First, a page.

In addition to regularly offered seminars and classes, students may arrange up to two private tutorials (ARTH 595/596) by submitting petitions to the Director describing the substance of their projects, including bibliography, and the nature of the work they will submit for evaluation. The petitions must be co-signed in advance by both the students and their faculty supervisors.

Of the minimum requirement of twelve courses, the combined number of private tutorials and undergraduate courses applied to the degree may not exceed four.

The Qualifying Paper

The Qualifying Paper is normally a revision of a seminar or private tutorial paper produced in one of the previous three semesters, expanded and refined over the second Winter Study term and a portion of the fourth semester. Students submit the topic of the Qualifying Paper in writing to the Director by the final day of exams of their third semester. Before this, students must obtain their original faculty supervisor’s agreement to be engaged in the Qualifying Paper process.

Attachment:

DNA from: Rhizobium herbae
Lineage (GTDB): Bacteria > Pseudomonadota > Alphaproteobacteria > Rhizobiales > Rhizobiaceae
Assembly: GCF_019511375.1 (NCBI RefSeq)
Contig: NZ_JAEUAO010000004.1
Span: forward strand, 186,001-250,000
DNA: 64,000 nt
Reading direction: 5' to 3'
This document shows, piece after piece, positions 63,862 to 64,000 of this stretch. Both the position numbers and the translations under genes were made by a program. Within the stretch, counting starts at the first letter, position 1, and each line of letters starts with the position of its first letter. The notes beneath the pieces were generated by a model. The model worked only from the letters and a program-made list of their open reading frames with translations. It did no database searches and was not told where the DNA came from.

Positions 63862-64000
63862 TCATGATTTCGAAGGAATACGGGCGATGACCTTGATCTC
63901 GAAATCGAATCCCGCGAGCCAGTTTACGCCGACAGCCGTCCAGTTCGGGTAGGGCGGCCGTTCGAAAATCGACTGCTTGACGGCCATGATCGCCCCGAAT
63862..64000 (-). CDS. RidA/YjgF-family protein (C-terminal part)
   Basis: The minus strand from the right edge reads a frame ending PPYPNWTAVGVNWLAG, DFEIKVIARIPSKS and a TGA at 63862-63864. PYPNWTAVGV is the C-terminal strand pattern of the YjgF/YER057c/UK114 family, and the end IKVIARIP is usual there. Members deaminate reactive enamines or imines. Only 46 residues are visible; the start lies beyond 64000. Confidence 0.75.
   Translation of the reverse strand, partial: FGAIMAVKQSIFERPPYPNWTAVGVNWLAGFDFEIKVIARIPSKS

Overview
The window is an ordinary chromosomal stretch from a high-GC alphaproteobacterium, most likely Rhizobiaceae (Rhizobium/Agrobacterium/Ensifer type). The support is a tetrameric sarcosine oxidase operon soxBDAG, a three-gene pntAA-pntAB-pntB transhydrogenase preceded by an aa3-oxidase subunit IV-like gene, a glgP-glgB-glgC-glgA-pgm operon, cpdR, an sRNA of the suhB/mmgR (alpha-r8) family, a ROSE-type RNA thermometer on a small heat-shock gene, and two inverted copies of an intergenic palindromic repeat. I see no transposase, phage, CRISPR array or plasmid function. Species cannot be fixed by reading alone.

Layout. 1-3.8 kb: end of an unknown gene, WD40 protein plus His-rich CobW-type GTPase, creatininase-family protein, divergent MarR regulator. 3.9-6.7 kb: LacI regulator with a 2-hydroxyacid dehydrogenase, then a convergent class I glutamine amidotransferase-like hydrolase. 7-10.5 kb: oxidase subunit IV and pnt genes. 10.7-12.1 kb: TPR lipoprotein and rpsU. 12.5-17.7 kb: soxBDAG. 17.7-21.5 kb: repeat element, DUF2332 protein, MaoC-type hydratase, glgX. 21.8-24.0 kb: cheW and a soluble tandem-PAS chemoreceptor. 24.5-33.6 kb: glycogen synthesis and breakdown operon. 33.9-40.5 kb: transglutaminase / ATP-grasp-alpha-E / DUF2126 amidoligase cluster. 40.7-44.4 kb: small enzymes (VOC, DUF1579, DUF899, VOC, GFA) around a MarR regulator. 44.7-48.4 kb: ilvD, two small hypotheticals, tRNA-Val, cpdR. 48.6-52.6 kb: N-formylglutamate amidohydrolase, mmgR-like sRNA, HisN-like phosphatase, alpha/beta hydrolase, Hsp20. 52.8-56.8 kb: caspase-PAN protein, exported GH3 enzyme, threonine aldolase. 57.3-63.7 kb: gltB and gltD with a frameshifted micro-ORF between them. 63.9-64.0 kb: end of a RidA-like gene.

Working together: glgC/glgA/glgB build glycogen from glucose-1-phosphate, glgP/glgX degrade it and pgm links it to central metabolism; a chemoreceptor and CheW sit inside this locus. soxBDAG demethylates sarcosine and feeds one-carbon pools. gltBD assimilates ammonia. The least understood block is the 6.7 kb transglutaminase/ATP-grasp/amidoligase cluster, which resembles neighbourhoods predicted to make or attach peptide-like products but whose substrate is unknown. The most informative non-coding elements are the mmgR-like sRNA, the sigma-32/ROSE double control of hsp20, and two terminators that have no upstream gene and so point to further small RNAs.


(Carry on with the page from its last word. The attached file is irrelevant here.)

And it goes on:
On the first Friday of their fourth semester, students submit drafts of their Qualifying Paper, including illustrations, to three faculty readers (generally the original faculty supervisor, the Director, and the Post-Doctoral Teaching Fellow). Although a draft, this version of the paper should be brought to a high level of completion.

Early in the fourth semester, students and their readers meet together to discuss the drafts. Within six weeks of these discussions (at a date determined by the Director), students submit their final Qualifying Papers. Qualifying Papers should not exceed 8,000 words, including footnotes and bibliography.

The Graduate Symposium